« | August 2007
August 28 2007
Bruno Fernandes: Bribery baby
How would you like to be paid to watch a movie? Or in a different light, how would you like some free software? Keep reading.
Last night I had the pleasure to watch The 11th Hour, the DiCaprio-produced environmental and social-responsibility wake-up flick. I knew before going in that I agreed with the perceived sentiment, but at the same time didn't know how this title would go about telling its story. The narration is sparse and the movie consists mainly of interview segments pieced together with news and other footage of various disasters and surveys of the world around us. The film makers interviewed more than 50 scientists, ecologists, professors, authors and other experts, including Stephen Hawking, Bill McKibben, David Suzuki, David Orr, Paul Hawken, Kenny Ausubel, Mikhail Gorbachev and Theo Colborn. This is not a movie “about global warming” - that's only a single topic of this 95 minute reality-check.
Over all it was a concise and poignant film. We could have watched another thousand scientists and experts interviewed for another three weeks and the messages would ring no more true. The human race has a problem. That's us folks! It's not the environment that has the problem, it's only showing the signs of our abuse.
Some days it's hard to have faith in humanity. Every day in supposedly beautiful Ontario I see people treating the streets and parks as their own personal trash heap. You can't travel anywhere, even a five minute walk from any neighborhood, without seeing at least the littered evidence of carelessness and self-importance. Whether you believe or doubt the dire predictions and immediate causes of global climate change, you need only look around you to see the abuses I mentioned by others in your neighborhoods.
Everyone should see this movie, but I don't believe for a second that writing about it here will convince someone who simply doesn't give a damn to stop for two hours and soak it in. But maybe, just maybe, you might be able to convince a couple of people you know to make the effort. And like the old shampoo commercial, they'll tell two friends and so on... While the vast majority of people might say they "care" many of them also think it's “someone else's problem” - the problem is with all of us. And the only way to make a difference is to actually MAKE a difference. Change something you do, something you buy, anything. Start somewhere. Start here.
To increase motivation, how about offsetting that movie ticket price with free software? I'll give away full Mira registrations to the next 50 people who go out to see The 11th Hour. You just need to email me a scan or digital photo of your ticket stub and at least one sentence telling me about something you already do, or will do, that demonstrates you care about the world we live in.
Is this collusion or bribery? Well, I don't have any association with the movie or film makers, I simply give a shit about where I live and where my children will live. If you want to find out more about collusion, bribery, misappropriation, deceit and unlawfulness, I suggest you go take a look at this other site.
To other developers out there, how about matching my offer? No more, no less, just give away a few copies of your software to those willing to show they give a damn and are willing to do something about it. I'll be glad to provide or create custom artwork to help you promote this event if you need it.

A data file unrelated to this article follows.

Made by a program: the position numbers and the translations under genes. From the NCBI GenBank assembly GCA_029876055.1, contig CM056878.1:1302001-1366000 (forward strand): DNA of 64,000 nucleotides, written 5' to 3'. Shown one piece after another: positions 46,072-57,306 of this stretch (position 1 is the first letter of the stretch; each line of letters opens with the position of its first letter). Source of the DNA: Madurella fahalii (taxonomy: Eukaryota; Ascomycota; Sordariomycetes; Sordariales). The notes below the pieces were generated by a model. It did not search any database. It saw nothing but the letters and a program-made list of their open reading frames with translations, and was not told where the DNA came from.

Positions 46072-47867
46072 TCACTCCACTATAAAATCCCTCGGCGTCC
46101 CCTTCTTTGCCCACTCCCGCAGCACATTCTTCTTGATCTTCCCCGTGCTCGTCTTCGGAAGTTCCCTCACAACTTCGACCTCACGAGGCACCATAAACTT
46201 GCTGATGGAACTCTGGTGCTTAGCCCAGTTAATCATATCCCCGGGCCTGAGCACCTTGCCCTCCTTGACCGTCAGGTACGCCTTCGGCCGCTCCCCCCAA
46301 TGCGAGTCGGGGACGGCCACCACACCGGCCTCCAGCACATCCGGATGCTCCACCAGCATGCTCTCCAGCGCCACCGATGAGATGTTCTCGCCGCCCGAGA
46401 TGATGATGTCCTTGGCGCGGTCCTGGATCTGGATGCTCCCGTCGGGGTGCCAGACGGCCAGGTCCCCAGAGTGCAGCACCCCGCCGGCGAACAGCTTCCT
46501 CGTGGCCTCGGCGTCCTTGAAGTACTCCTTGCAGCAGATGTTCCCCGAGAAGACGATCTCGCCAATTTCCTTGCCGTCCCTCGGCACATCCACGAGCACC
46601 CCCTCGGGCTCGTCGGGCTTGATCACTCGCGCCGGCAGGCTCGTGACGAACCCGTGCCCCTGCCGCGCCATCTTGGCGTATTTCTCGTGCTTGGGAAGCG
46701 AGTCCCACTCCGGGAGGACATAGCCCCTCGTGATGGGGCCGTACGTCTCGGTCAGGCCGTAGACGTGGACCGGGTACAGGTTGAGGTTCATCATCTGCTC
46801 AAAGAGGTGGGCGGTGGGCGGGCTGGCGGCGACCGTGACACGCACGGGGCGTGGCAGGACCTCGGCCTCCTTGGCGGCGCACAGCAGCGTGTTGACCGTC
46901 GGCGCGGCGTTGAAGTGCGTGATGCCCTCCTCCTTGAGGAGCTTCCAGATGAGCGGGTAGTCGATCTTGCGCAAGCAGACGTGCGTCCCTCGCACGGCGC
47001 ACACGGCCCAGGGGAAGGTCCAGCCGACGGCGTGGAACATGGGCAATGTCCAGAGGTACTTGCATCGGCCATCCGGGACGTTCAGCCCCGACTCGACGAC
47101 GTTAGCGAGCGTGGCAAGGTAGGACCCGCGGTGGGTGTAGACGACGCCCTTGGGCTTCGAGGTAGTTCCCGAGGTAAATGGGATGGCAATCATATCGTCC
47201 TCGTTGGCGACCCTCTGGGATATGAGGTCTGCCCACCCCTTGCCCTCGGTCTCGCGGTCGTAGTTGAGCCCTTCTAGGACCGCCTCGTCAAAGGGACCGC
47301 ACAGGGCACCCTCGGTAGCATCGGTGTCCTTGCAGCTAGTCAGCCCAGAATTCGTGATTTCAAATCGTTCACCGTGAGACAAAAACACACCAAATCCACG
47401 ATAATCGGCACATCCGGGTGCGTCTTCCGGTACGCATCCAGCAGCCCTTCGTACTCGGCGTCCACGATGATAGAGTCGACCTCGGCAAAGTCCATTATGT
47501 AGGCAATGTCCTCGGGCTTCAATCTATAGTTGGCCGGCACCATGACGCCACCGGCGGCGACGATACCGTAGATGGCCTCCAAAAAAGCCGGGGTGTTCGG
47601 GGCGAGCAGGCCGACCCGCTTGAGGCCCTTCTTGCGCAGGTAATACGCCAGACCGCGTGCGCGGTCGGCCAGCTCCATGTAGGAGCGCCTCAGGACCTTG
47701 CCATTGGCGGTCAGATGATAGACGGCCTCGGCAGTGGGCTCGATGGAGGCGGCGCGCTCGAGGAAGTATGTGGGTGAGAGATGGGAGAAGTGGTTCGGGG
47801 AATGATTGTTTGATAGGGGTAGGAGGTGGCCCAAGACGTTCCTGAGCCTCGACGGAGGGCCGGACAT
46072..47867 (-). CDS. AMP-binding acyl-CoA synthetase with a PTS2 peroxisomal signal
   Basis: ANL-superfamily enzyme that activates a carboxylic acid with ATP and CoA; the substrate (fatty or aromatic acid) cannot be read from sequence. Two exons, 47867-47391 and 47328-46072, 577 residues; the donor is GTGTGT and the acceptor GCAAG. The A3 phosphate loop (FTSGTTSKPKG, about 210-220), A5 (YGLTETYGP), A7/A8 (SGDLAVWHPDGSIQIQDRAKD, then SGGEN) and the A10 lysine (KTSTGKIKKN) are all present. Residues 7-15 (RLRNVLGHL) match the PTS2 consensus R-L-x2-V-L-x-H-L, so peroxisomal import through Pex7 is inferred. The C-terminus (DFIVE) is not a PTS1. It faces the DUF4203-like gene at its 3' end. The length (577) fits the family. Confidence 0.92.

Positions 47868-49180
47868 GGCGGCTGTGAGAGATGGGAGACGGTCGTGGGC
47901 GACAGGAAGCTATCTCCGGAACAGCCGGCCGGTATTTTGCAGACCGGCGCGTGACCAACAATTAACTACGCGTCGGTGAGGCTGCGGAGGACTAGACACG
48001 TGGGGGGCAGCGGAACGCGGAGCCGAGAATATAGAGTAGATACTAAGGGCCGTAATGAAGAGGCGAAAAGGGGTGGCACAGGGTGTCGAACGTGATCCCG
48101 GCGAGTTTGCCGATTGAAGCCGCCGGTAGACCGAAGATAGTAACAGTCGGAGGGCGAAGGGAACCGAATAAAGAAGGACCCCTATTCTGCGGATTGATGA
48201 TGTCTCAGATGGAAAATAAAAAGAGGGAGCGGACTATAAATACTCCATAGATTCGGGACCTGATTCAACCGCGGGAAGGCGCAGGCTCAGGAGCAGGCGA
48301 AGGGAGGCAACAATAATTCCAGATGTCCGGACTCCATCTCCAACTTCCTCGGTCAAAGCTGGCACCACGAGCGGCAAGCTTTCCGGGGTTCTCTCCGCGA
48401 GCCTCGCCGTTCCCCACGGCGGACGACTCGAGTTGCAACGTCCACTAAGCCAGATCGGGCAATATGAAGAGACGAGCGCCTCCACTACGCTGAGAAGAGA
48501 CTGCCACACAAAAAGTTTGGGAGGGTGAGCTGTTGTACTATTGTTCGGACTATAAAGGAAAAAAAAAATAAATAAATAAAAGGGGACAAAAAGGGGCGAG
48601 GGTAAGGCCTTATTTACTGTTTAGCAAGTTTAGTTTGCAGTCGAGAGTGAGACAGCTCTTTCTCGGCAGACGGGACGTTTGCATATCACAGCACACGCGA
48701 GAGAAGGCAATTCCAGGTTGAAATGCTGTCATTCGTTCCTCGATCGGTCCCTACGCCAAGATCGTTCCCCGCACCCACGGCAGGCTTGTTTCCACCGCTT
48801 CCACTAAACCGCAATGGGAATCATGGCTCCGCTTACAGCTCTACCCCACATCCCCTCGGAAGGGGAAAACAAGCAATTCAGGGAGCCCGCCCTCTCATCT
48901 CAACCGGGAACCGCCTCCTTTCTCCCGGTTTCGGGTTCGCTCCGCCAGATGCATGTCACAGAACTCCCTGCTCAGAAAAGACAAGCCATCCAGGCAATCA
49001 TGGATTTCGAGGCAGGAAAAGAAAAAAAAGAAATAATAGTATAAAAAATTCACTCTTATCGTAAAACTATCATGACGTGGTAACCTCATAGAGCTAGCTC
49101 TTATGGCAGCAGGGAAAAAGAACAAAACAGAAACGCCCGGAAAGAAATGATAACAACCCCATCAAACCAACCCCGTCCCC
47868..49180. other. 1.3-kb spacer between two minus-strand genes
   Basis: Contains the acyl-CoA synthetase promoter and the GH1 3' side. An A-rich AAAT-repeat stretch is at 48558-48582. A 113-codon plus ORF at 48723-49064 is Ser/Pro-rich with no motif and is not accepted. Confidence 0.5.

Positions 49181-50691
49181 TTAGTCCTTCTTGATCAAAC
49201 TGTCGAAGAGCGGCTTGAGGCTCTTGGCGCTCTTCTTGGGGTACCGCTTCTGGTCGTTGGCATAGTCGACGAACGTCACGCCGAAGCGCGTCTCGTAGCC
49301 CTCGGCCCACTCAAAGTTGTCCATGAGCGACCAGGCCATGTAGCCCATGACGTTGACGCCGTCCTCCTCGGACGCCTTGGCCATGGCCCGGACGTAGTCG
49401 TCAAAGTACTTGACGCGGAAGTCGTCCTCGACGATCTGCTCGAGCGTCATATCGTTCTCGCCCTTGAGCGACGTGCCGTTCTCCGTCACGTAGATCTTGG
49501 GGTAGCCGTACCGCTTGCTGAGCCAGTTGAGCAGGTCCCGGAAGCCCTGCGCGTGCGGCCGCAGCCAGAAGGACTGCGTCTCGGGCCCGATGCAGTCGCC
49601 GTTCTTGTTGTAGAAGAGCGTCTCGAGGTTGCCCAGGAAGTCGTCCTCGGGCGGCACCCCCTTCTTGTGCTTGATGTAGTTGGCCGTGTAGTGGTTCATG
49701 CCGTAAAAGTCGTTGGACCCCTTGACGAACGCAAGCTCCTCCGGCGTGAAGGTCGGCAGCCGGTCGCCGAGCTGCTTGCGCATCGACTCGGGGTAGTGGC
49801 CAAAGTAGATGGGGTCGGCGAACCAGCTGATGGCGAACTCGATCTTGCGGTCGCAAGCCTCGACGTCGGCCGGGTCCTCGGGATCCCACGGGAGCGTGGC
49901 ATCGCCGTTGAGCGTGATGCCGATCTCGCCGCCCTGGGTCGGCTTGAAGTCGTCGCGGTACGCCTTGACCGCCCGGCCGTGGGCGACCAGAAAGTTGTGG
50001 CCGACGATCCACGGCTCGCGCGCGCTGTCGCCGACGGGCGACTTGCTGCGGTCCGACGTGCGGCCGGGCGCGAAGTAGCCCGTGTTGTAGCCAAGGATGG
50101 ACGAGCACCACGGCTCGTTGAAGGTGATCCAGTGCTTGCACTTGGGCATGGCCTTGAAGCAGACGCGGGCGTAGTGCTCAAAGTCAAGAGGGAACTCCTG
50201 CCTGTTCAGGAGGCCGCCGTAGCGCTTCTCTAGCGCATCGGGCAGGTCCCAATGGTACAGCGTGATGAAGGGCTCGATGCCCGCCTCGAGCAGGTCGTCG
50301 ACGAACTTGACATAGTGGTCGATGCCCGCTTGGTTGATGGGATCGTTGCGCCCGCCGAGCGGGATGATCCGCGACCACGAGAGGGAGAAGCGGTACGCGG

August 27 2007
Bruno Fernandes: Sunny, stop chewing that!
The site's been unavailable a few times today and believe me, no one is more upset and stressed about it than me. Except perhaps Sunny. The little guy thought he was at fault for having chewed through dad's internet pipe, so I had to reassure him it was just our host's, and Cisco's, crappy equipment.
Everyone's feeling more relaxed now and the site seems to be humming along again. The boys at Dreamhost are still working out their issues, so if you notice anything drastically broken for the rest of the night, please have some patience and please try back again later.
Now excuse me while I go take a closer look at Media Temple's web site...
August 21 2007
Bruno Fernandes: Smoothya later
Why do so many issues have to be boiled down to philosophical debates? There's nothing wrong with philosophy, but something such as font rasterizing (converting a vector image into a raster image, also known as a bitmap) and anti-aliasing (collectively “rendering”) can easily be debated on a technical battlefront. At least arguments can be had putting forth facts rather than hypothesizing on philosophy and obvious flame-baiting. Because at the end of the day, that's all this recent hullabaloo has been. Hypothesis on Apples versus Oranges, err, Windows and flame-baiting for increased hits purported to be “readership.”
Adobe Illustrator CS2's custom font rendering
Credit where credit is due of course. The inspiration for this post came from a ZDNet TechBlog post linked by John Gruber on Daring Fireball. I think john needs to start a new Jackass-only feed. Frankly I'm amazed he can whittle down to a single winner every week, but this past one was just head and shoulders above.
Microsoft first introduced “Font Smoothing” in 1995 with its Microsoft Plus! for Windows 95. This technology anti-aliased screen type above specific point sizes to arguably make it more legible. I say arguably because it was possible for certain fonts to become quite muddy at small sizes and while they looked terrible without the anti-aliasing, they were nonetheless readable. A number of my machines spent a long time running Windows 95 before jumping directly to 2000 back in the day. Having painstakingly anti-aliased type and graphics by hand (pixel by pixel) since the mid 80's I was well aware of its benefits, so the Plus Pack was a welcomed addition for this feature alone.